During the launch, NNPCL leadership as well as AITEO’s E & P highlighted the unique selling point of the Nembe Crude Oil grade with an API gravity to include low sulphur content and low carbon footprint due to flare gas elimination, making it a perfectly fitting specification required by major buyers in Europe. Innovations like this have become Kyari’s signature, lining all the spectrums of Nigeria’s oil and gas industry.

The downstream sector has also seen a remarkable transformation with the introduction of Operation White to streamline petroleum product importation, supply, and distribution across the country. Despite the best efforts of cooperation saboteurs leading to artificial scarcity, NNPCL has navigated the stormy corporate waters to deliver products to Nigerians. To this end, NNPCL has embarked on revamping the pipeline network through a Build, Operate, and Transfer (BOT) model. This is in tandem with the Refineries Rehabilitation Project, which is expected to yield fruits as early as this December, with Port Harcourt being the first to come online as Kaduna brings up the rear in December 2024. With modular refineries rising up to meet Dangote Refinery, which is expected to start operations almost right away, Nigerians are in for an era of surplus local production and net exportation of refined products.

The NLNG Train 7 project investment decision is without doubt one of NNPCL’s most consequential investments geared at transforming Nigeria into a gas-driven economy. It was almost surreal when construction for the project that has been in the works for more than 10 years finally commenced in 2021. Tens of thousands of direct and indirect jobs have manifested as a result of that investment, with an estimated $20 billion in annual revenue accruals to the country. Following hot on the heels of this was the Ajaokuta-Kaduna – Kano (AKK) gas pipeline project, which has reached over 70% completion, the funding of which was undertaken by NNPCL at 100%. Work is also progressing on the infrastructure designed to feed into the AKK pipeline.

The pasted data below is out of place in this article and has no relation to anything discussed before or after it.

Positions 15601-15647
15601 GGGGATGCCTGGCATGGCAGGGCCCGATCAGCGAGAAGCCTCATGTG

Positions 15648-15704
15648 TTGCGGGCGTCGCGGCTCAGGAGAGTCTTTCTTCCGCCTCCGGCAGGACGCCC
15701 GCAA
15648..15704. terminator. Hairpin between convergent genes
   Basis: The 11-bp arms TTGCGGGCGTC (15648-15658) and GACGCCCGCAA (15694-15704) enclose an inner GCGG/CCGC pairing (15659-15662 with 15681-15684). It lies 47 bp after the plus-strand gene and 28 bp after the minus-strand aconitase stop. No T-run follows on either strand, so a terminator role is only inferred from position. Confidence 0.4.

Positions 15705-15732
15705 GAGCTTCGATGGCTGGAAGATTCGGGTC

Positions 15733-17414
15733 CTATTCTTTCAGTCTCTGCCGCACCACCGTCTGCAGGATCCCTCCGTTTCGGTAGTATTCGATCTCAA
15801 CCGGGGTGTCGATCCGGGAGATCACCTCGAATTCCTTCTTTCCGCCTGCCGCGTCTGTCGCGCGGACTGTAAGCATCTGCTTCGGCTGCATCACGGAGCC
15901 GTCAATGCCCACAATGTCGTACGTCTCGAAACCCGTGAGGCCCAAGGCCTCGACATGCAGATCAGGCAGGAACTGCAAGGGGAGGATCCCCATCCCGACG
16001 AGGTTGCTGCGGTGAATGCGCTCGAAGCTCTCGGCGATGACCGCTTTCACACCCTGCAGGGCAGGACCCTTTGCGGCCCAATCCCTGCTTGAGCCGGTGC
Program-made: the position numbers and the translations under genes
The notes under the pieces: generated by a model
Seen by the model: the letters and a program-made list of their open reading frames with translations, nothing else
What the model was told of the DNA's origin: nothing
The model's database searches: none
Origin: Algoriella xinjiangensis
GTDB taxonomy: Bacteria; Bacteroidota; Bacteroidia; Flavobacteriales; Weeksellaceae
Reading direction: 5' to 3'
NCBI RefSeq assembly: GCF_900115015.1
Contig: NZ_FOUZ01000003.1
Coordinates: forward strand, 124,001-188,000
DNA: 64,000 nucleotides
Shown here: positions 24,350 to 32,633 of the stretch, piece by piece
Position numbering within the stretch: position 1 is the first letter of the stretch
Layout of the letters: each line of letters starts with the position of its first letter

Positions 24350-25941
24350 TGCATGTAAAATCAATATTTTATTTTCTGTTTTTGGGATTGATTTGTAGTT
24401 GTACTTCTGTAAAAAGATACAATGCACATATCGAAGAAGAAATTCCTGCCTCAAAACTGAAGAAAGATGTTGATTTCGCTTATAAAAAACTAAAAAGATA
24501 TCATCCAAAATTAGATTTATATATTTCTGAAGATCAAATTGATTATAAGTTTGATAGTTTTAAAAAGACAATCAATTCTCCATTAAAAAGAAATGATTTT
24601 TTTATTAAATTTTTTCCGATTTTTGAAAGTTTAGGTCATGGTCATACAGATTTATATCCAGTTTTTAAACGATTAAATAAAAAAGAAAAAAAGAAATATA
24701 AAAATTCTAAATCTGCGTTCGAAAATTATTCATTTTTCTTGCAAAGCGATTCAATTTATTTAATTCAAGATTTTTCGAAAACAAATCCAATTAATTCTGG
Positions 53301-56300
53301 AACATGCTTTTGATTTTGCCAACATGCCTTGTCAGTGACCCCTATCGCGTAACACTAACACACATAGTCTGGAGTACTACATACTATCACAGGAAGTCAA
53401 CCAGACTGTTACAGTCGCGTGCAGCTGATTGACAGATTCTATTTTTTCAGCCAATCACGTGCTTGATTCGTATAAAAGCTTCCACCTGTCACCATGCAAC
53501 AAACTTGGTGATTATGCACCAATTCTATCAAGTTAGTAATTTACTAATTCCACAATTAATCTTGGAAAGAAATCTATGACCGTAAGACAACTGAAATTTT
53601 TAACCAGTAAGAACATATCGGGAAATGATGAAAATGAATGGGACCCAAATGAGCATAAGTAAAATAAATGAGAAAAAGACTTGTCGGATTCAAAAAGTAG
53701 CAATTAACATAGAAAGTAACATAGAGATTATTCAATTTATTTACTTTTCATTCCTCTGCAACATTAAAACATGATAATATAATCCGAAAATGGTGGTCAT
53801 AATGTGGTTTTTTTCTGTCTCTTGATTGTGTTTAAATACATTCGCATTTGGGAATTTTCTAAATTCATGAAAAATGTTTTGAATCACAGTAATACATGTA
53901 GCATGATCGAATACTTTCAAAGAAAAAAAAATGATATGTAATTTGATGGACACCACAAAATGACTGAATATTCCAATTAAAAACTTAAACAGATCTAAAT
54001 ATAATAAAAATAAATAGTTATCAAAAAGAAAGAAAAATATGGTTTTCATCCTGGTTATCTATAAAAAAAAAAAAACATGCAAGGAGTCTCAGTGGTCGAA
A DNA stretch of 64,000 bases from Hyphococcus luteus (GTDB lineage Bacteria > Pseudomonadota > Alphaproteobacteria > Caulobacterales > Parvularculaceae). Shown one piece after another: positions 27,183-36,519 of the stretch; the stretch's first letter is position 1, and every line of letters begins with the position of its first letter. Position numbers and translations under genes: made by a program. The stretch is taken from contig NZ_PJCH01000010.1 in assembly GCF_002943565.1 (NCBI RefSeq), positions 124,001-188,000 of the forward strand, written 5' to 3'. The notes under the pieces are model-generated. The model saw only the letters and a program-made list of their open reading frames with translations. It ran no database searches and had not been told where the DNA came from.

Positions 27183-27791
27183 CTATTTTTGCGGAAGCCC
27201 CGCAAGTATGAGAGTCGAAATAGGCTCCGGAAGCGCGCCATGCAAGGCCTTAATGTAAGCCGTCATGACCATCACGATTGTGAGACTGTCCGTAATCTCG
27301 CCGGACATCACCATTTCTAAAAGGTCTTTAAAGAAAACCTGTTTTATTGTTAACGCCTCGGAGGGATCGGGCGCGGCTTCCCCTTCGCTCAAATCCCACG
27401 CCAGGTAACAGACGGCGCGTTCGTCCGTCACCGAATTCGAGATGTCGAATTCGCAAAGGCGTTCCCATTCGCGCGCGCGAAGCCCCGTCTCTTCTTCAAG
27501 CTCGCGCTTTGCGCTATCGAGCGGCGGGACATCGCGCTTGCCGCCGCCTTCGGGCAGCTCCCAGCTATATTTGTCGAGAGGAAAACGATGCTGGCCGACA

All of these have combined to give NNPCL a positive financial outlook, making it attractive to investors. Accordingly, NNPCL under Kyari has secured a number of alternative funding instruments for the Nigerian Petroleum Company Limited (NPDC), the goal of which is to develop new assets. The Alternative Funding and Technical Services Package with CME-OMA Petroleum Development Company ($3.15 billion) as well as the Alternative Financial Package with Sterling Exploration and Energy Production Company Limited (SEEPCO) highlight this innovative solution towards pooling finances into the business of the NNPCL.

Perhaps Mele Kyari’s most celebrated achievement is the introduction of a real-time command and control centre responsible for the monitoring, location, and reporting of suspicious activities to various security agencies for intervention. This collaborative effort with national and retained security outfits is charting the path to Nigeria’s improved daily crude oil production to meet the OPEC threshold assigned to Nigeria. Alas, it is almost impossible to box Mele Kyari’s achievements since his appointment into one piece, but one thing is very clear: he’s the man for the job even today.

Indeed, Nigeria is the winner in President Tinubu’s decision to return Mele Kyari as the GCEO of the NNPCL. With a board made up of seasoned professionals and very passionate Nigerians, the goods coming out of the national company are bound to be sustained for now and in the near future. What more, with a president with oil industry experience, the NNPCL is even more assured of a deepening impact on the economic future of the nation.

Dr. Kabir writes from Abuja.